Think Tank is a student-directed organization sponsored by the Levitt Center that strives to increase dialogue between professors and students outside the classroom. On Fridays, students and other members of the Hamilton community gather for lunchtime discussions, which are facilitated by a faculty member.
Ipsita Bhatia, Benjamin Hootnick, and Mikayla Irle are working together to co-director Think Tank for the 2010-11 academic year.
Friday, February 11, 2011
Presented by Prof. Alan Cafruny (Government)
During the 35-year “golden age” after World War II American society became progressively more equal, in large part as a result of government policies. Yet, since 1980, most of these policies have been abandoned. The gap between the rich and the poor has increased dramatically. Poverty levels are soaring. Social mobility among Americans is now less than that in most other advanced capitalist countries.
Given these realities, why is there so little contemporary debate over the issue of distributive justice?
Presented by Prof. C. Vasantkumar (Anthropology) and Hamilton American/Chinese Exchange
Ethnic difference probably isn't the first thing that leaps to mind when you think of China or Tibet, yet the People's Republic is formally a "unified multi-ethnic state;" linguistic and cultural diversity characterize China as much as they do the US. While the Chinese government has in recent years sought to create a "Harmonious Society" in which members of all ethnic groups share in China's economic development, in practice the fruits of modernization have been distributed less equitably; China's western hinterlands have fallen far behind its wealthy eastern seaboard. Is it a coincidence that China's most economically backward territories are home to most of its ethnic minorities? Where do Tibet and Tibetans fit in all this?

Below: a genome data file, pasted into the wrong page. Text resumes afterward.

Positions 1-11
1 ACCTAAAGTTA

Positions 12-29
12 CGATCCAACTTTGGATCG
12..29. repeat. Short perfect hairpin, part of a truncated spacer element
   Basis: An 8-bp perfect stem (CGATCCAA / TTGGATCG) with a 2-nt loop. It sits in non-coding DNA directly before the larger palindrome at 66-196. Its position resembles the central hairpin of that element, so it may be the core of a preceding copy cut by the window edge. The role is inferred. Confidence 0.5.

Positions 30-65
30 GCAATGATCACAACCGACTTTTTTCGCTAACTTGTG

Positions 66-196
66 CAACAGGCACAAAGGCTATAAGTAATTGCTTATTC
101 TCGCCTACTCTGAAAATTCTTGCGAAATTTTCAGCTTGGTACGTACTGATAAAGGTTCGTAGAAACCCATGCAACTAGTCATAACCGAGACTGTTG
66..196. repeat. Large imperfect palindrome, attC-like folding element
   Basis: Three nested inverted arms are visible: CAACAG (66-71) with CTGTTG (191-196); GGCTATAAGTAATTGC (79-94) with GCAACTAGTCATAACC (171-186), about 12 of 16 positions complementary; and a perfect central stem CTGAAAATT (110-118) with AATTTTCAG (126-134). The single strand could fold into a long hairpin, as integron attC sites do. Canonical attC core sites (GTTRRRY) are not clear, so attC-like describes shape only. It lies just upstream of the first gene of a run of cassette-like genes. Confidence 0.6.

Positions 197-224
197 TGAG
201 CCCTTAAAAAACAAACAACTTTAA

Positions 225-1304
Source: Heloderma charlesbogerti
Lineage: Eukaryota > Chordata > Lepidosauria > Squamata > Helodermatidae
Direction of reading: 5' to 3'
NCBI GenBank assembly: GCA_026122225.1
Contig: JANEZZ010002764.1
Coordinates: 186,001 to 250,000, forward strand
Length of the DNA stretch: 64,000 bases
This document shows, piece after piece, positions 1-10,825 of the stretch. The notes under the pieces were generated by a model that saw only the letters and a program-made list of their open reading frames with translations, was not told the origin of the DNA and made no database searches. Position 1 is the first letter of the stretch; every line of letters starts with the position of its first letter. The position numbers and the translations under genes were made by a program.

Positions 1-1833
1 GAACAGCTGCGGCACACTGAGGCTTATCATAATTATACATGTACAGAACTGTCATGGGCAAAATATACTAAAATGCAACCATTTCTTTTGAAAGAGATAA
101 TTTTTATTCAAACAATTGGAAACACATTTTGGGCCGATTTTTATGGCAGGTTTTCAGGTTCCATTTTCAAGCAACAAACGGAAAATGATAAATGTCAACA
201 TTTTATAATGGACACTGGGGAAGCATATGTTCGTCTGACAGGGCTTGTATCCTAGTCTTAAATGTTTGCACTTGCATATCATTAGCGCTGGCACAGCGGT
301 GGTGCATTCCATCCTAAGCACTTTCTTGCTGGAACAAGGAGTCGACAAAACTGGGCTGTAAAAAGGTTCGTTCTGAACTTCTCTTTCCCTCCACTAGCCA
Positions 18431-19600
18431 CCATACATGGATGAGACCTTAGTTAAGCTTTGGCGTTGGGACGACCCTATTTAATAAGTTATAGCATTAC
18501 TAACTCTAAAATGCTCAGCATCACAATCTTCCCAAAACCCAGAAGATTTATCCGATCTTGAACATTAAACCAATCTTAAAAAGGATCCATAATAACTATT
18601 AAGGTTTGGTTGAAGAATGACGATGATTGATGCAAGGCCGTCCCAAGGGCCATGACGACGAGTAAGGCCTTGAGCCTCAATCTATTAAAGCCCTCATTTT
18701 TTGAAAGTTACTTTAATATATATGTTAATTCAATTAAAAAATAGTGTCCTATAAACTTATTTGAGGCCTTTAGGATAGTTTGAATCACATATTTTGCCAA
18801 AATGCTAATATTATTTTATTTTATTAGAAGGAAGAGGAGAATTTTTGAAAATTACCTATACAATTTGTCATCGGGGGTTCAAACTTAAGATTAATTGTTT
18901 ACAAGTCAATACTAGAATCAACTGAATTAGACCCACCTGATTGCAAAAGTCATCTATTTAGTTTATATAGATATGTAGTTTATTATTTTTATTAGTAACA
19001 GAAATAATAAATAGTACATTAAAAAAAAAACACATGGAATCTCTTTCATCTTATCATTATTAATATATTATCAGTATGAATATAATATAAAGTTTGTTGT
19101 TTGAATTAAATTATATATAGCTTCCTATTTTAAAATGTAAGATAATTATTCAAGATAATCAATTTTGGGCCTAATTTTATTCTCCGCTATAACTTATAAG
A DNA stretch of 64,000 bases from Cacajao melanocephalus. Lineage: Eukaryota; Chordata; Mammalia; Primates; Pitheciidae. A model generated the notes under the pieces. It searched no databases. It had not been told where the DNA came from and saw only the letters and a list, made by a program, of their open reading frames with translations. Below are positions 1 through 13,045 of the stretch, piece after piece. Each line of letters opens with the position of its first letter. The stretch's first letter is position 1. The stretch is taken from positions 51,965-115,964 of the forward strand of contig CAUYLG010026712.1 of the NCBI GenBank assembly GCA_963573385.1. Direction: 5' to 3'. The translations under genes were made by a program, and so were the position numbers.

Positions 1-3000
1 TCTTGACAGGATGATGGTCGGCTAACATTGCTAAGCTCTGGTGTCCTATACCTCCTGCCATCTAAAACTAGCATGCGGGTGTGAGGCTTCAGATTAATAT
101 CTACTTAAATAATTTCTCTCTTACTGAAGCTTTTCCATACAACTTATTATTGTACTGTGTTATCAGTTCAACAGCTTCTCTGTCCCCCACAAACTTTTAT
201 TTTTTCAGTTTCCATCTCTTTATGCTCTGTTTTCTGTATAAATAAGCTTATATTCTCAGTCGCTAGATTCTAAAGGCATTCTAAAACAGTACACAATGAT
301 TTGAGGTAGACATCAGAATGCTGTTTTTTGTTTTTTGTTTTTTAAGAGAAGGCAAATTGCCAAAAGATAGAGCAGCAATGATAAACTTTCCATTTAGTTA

Friday, December 10, 2011
Mexico's Debate about Militarization and Democracy
What are the consequences of US-backed militarization in Mexico?
Presented By Thom Rath (History)
Since the 1980s, Mexico's political system has gradually become more open and competitive. At the same time, the state has increasingly relied on the military to rule, a trend which has climaxed in the current "war on drugs." A fierce public debate about militarization in Mexico has emerged, involving government officials, NGOs, journalists, social scientists and film-makers. Thom will analyze this debate from an historical perspective, and argue that it provides a particularly useful lens through which to view Mexico's contested and uneven democratization. On the one hand, by existing at all, the debate reveals an important opening in Mexico's public sphere. On the other hand, it alerts us to how the Mexican military's autonomy, impunity and secrecy about its past continue to shape politics and public discussion. Finally, the talk will end with a brief discussion of the role of U.S.A, and the latest developments in Mexican policy.